Computer Graphics World

November / December 2017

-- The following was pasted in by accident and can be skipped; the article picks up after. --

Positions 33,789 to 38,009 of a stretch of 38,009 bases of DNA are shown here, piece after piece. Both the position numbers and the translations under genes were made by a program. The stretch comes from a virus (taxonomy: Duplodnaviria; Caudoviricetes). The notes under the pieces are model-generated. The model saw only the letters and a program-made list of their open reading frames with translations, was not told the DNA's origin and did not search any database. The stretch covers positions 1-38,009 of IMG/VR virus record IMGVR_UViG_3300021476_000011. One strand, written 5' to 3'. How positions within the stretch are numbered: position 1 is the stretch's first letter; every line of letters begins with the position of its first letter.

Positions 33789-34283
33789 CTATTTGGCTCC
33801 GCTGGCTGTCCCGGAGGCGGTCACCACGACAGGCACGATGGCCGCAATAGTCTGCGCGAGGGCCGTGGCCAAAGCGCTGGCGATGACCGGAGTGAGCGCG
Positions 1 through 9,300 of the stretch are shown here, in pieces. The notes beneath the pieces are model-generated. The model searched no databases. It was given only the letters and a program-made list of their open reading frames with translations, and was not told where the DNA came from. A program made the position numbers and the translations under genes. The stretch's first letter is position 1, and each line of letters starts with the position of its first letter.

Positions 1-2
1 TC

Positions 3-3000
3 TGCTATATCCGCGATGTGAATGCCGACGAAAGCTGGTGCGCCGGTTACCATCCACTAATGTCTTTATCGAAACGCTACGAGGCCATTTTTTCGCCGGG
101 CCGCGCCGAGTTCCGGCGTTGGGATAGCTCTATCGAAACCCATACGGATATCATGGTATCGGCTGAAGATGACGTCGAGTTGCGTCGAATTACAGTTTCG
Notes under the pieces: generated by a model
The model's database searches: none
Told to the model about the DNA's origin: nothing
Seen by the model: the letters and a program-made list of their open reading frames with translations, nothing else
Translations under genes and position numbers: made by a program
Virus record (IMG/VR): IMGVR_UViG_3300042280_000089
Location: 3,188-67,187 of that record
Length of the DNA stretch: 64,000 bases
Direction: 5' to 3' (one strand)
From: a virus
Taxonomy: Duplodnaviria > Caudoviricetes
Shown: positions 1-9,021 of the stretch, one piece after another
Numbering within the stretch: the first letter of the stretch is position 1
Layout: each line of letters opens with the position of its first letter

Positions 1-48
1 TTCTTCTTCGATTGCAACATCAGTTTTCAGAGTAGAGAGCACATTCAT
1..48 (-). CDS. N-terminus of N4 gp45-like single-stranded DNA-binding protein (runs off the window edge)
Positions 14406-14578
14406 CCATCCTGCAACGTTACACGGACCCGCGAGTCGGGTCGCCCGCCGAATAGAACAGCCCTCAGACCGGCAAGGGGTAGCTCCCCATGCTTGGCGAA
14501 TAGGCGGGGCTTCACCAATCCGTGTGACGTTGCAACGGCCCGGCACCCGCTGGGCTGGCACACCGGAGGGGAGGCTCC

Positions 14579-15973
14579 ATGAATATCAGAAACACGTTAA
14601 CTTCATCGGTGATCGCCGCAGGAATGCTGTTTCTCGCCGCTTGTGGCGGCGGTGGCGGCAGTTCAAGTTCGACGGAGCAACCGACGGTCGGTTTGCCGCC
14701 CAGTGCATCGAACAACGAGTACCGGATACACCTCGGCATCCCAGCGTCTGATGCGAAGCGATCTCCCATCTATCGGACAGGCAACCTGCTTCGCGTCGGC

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n o v e m b e r . d e c e m b e r 2 0 1 7 c g w 1 7 "We had different strategies for the furred characters, and there are lots of them," says Chris Kazmier, VFX supervisor at Cinesite. For Dave's feather system, the group used Yeti; for the small down on his body, they used CS Fur. In the film, Dave uses his feathers to gesture, but the feathers do not serve as fingers. His body is more bird-like, and his wing system can spread, fold, and tuck like an actual bird's, ex- plains Kazmier. "We had to figure out how to make Dave live in this character world but also have some physicality and reality to his anatomy," he adds. Another challenging character when it came to grooms was the sheep Ruth, which is covered in curls that resemble pastry rolls. Each path of curl was hand placed, Kazmier points out. The hardware and dev teams at Cine- site's London studio helped the artists optimize the hair settings and render- ing. "Ruth was expensive at first, but we figured out how to treat her differently [from the other sheep] to be fluffy and light whether during the day or at night. Lighting added a little rig on her, and comp would compensate for that," explains Kazmier. "To do this automatically would have tripled the rendering time." Hair also presented a challenge on the human characters. As Kazmier explains, the director and lead designer had a specific look in mind for Mary's hair. It had to retain a certain shape and be movable, which meant the group oen had to cus- tomize those shots. "Animation had to go back and forth with different facial shapes when Mary spoke so there would be cer- tain curls in all the shots," says Kazmier. Moreover, the humans' long hair and beards required a good deal of grooming, too. Fortunately, veils were oen used to cover the heads – and hair – of some female characters. Those veils and other cloth work, including the long robes, were handled in Maya nCloth. SET DESIGN The world in The Star is designed to feel huge and epic. Like the characters, it has a realistic quality to it in terms of the objects and lighting. Reckart describes The Star as a road movie, which has the characters traveling from Nazareth to Bethlehem, and en route there are multiple locations designed to mirror the mood of the characters at that point in time. "For instance, when there is this big action set piece, we used sharp, jagged desert rocks to frame the canyon area," he explains. "When they are at a low point, we use a desolate desert area." According to Kazmier, Bethlehem was one of those environments that really stood out. That's because there is a lot of variation in height, and there is a large green area. For the foliage in Bethlehem and elsewhere, the artists used SpeedTree's realistic vegetation system. In addition, the artists used Maya and Pixologic's ZBrush to add some non- realistic greenery as well. Some of the outdoor sets are quite large and were provided to animation by the pre- vis department, where the sets were made to be geographically correct according to the story line. The crew designed Bethlehem using a coherent map that the animation team followed for the chase scenes through the city. "We built the city for what we needed in the story," says Reckart. "It was like putting together a puzzle, building a single city to hit the story points and where the characters finally cross paths." THE END Everyone knows how this story ends: with the birth of Jesus in Bethlehem. But The Star's story delves much deeper. And, it examines the journey. A new beginning. Not just for The Star's characters, but for its filmmakers as well, as it tested the first-time feature director, this expanding and estab- lishing animation studio, and a new model for making animated features at SPA. Not to mention, The Star gave the entire team a chance to work on what they all hope will become a new holiday classic – one for the history books. Karen Moltenbrey is the chief editor of CGW. THE MOVIE FEATURES A VARIETY OF SETS, INCLUDING BETHLEHEM.

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